Tags: His will

The Missionary’s Goal

In our natural life our ambitions change as we grow, but in the Christian life the goal is given at the very beginning, and the beginning and the end are exactly the same, namely, our Lord Himself. We start with Christ and we end with Him—”. . . till we all come . . ….

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The Missionary’s Goal

In the natural life our ambitions alter as we develop; in the Christian life the goal is given at the beginning, the beginning and the end are the same, viz., Our Lord Himself. We start with Christ and we end with Him – "until we all attain to the stature of the manhood of Christ Jesus," not to our idea of what the Christian life should be. The aim of the missionary is to do God’s will, not to be useful, not to win the heathen; he is useful and he does win the heathen, but that is not his aim. His aim is to do the will of his Lord.

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The Missionary’s Predestined Purpose

The first thing that happens after we recognize our election by God in Christ Jesus is the destruction of our preconceived ideas, our narrow-minded thinking, and all of our other allegiances— we are turned solely into servants of God’s own purpose. The entire human race was created to glorify God and to enjoy Him forever….

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Missionary Predestinations

The first thing that happens after we have realized our election to God in Christ Jesus is the destruction of our prejudices and our parochial notions and our patriotisms; we are turned into servants of God’s own purpose. The whole human race was created to glorify God and enjoy Him for ever. Sin has switched the human race on to another tack, but it has not altered God’s purpose in the tiniest degree; and when we are born again we are brought into the realization of God’s great purpose for the human race, viz., I am created for God, He made me. This realization of the election of God is the most joyful realization on earth, and we have to learn to rely on the tremendous creative purpose of God. The first thing God will do with us is to "force through the channels of a single heart" the interests of the whole world. The love of God, the very nature of God, is introduced into us, and the nature of Almighty God is focused in John 3:16 – "God so loved the world. . ."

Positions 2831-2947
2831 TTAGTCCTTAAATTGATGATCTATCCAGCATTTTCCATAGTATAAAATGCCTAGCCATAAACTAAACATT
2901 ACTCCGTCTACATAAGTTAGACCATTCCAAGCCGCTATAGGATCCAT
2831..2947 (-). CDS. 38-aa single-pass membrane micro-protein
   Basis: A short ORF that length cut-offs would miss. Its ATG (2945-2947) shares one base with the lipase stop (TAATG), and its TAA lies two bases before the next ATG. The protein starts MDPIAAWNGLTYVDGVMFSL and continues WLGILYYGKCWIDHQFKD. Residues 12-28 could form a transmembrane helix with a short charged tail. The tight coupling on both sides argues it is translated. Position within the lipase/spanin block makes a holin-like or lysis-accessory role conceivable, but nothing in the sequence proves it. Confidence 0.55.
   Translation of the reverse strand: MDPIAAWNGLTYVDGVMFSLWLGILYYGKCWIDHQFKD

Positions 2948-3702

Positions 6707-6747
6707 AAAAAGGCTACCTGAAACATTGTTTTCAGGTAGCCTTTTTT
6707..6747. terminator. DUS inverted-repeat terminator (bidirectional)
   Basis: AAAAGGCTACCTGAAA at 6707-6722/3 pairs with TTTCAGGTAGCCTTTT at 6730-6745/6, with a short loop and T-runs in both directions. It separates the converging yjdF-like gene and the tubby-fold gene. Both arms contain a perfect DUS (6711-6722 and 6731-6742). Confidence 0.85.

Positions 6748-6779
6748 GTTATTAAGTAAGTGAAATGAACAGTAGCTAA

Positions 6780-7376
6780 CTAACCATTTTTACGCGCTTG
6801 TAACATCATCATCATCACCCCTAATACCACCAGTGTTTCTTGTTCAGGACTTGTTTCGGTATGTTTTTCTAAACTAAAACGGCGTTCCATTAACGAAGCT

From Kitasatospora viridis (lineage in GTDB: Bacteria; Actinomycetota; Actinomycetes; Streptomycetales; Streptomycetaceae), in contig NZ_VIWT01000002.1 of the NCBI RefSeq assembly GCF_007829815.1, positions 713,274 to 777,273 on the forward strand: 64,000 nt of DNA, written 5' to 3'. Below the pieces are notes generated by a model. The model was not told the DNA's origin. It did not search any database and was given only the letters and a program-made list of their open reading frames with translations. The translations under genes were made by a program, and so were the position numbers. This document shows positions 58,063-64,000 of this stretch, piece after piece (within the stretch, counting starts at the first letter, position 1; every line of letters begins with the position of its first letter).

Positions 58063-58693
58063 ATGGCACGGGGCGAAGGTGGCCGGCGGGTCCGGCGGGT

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Do It Yourself (2)

Determinedly Discipline Other Things. This is another difficult aspect of the strenuous nature of sainthood. Paul said, according to the Moffatt translation of this verse, “. . . I take every project prisoner to make it obey Christ . . . .” So much Christian work today has never been disciplined, but has simply come…

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Do It Yourself

This is another aspect of the strenuous nature of sainthood. Paul says, "I take every project prisoner to make it obey Christ." (Moffatt.) How much Christian work there is to-day which has never been disciplined, but has simply sprung into being by impulse! In Our Lord’s life every project was disciplined to the will of His Father. There was not a movement of an impulse of His own will as distinct from His Father’s – "The Son can do nothing of Himself." Then take ourselves – a vivid religious experience, and every project born of impulse put into action immediately, instead of being imprisoned and disciplined to obey Christ.

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A Life of Pure and Holy Sacrifice

Jesus did not say, “He who believes in Me will realize all the blessings of the fullness of God,” but, in essence, “He who believes in Me will have everything he receives escape out of him.” Our Lord’s teaching was always anti-self-realization. His purpose is not the development of a person— His purpose is to…

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The Sacrament Of Sacrifice

Jesus did not say – "he that believeth in Me shall realize the blessing of the fulness of God," but – "he that believeth in Me out of him shall escape everything he receives." Our Lord’s teaching is always anti-self-realization. His purpose is not the development of a man; His purpose is to make a man exactly like Himself, and the characteristic of the Son of God is self-expenditure. If we believe in Jesus, it is not what we gain, but what He pours through us that counts. It is not that God makes us beautifully rounded grapes, but that He squeezes the sweetness out of us. Spiritually, we cannot measure our life by success, but only by what God pours through us, and we cannot measure that at all.

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The Holy Suffering of the Saint

Choosing to suffer means that there must be something wrong with you, but choosing God’s will— even if it means you will suffer— is something very different. No normal, healthy saint ever chooses suffering; he simply chooses God’s will, just as Jesus did, whether it means suffering or not. And no saint should ever dare…

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The Sacrament Of The Saint

To choose to suffer means that there is something wrong; to choose God’s Will even if it means suffering is a very different thing. No healthy saint ever chooses suffering; he chooses God’s will, as Jesus did, whether it means suffering or not. No saint dare interfere with the discipline of suffering in another saint.

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